US 183 North toll project in Northwest Austin receives OK for construction, will start in late 2020

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After progress stalled for a year and a half on the US 183 North toll project, planning is back underway with construction slated to begin in late 2020.

The $504 million project will add two toll lanes—often called managed or express lanes—to US 183 in each
direction that will connect to Toll 183A in Cedar Park near RM 620 and MoPac. It will also add a fourth continuous nontolled lane and maintain three frontage roads in each direction.

“The best form of mobility for this corridor to provide reliability is managed lanes,” said Mike Heiligenstein,
executive director of the Central Texas Regional Mobility Authority, which is overseeing the project. “That helps us regulate and manage the flows both into Austin and back out.”

In April, the Mobility Authority will start the procurement process for a contractor to complete the design of the project and build it. Procurement will take about a year to complete, Heiligenstein said. The new lanes are slated to open to traffic in early 2025.

Project aspects

The new toll lanes will operate similar to the MoPac express lanes in that the price of the toll will increase
or decrease as traffic and demand increases and decreases. Buses will operate on the lanes for free.

Jimmy Flannigan, Austin City Council member for District 6, where most of the project is located, supports the project, mainly for the access it offers to transit. He said he also supports the addition of managed lanes instead of free lanes.

“Just adding more lanes does not make traffic better,” he said. “You can look at the Katy Freeway [in Houston]as the most egregious example: widest freeway in America, worse traffic than before they built it. The real solution to traffic problems is options, not forcing everybody to use a bigger version of the same option.”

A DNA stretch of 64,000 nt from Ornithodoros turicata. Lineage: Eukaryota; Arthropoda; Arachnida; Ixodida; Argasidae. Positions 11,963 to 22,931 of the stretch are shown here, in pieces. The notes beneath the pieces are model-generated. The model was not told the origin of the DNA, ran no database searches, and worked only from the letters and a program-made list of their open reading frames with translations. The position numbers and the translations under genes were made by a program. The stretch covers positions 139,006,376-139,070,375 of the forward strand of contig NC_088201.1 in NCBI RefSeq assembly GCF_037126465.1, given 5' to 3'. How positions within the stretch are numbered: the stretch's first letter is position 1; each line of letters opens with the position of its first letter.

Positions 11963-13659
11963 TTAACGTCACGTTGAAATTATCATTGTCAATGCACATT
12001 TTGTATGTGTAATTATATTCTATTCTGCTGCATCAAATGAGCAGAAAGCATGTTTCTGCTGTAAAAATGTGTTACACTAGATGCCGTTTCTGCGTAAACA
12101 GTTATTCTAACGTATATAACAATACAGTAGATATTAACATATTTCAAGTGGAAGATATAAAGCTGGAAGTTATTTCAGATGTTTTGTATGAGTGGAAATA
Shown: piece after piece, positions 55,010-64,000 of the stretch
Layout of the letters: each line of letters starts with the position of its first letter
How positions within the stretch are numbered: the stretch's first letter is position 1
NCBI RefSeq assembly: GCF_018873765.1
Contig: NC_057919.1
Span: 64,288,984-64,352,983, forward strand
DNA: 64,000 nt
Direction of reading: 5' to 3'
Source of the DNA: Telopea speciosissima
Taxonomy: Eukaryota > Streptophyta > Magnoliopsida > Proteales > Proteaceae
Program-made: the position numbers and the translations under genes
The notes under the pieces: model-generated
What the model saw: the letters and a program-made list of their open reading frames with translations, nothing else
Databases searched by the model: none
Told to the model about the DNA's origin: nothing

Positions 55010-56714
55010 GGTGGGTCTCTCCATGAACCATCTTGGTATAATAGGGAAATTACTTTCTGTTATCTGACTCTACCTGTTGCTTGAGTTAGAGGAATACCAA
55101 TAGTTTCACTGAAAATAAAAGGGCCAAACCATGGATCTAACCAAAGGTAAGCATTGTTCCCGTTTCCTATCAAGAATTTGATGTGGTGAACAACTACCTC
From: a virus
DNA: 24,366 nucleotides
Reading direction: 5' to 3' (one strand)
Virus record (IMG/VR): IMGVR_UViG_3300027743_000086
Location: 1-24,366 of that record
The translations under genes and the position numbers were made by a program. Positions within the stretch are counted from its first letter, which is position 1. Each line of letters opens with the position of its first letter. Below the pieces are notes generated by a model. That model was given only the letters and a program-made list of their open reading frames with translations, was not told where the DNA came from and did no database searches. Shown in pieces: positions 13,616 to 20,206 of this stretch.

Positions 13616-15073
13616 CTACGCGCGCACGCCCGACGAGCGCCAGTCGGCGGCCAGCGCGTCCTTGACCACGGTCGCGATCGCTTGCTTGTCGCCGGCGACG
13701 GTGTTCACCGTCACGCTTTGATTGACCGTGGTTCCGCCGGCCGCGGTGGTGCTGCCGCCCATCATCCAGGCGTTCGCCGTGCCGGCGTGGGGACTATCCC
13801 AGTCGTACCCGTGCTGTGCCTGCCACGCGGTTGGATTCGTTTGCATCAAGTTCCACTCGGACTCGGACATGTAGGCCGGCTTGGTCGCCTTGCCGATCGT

Pedestrian and bicycle improvements are also planned, including new sidewalks, bicycle lanes on cross streets and a shared-use path connecting Jollyville and Pond Springs roads.

Stalled progress

Progress on the project took a hit in October 2017 when Gov. Greg Abbott announced funds from voter-approved propositions 1 and 7 could not be used on projects with tolled elements. The Texas Transportation Commission—the governing board for the Texas Department of Transportation—had just approved a $500 million agreement with the agency that month.

The governor’s announcement halted many toll projects statewide, including TxDOT’s plan to fund the fourth continuous nontolled lane using propositions 1 and 7 funds.

In 2018, Heiligenstein said discussions at the state level revolved around how to fund projects that had tolled and nontolled elements. TxDOT is still funding those fourth nontolled lanes but will instead use federal funds for its $105 million share.

“The department is moving beyond Prop. 1 and Prop. 7 and trying to get to a platform where they don’t contribute in any way to tolled facilities,” Heiligenstein said.

On Jan. 31, the commission approved a new agreement with the Mobility Authority that allows the project to proceed.

Improving mobility

The US 183 North toll lanes connecting to Toll 183A and MoPac will allow residents in Northwest Austin, Cedar Park and Leander to take toll lanes all the way to downtown Austin.

“A lot of the challenges that they face are related to the poor design right there at the [curve]at Duval [Road],” Flannigan said.

On the south end, the project will include new direct connectors or flyovers between the toll lanes and MoPac, and southbound drivers can stay in the toll lanes and enter the MoPac toll lane. Northbound drivers can remain in the MoPac toll lane and take the flyover to the US 183 North toll lanes. Drivers may also continue to use the existing flyovers between US 183 and MoPac.

“We’re trying to create more flexibility for people to choose,” Heiligenstein said.

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  1. Tanya Jauregui

    Do you happen to know the construction company that is working on this project? I ask because I drive through there almost everyday and they are doing a really great job.

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Amy Denney
Amy has been reporting in community journalism since 2007. She worked in the Chicago suburbs for three years before migrating south and joined Community Impact Newspaper in September 2010. Amy has been editor of the Northwest Austin publication since August 2012 and she is also the transportation beat reporter for the Austin area.
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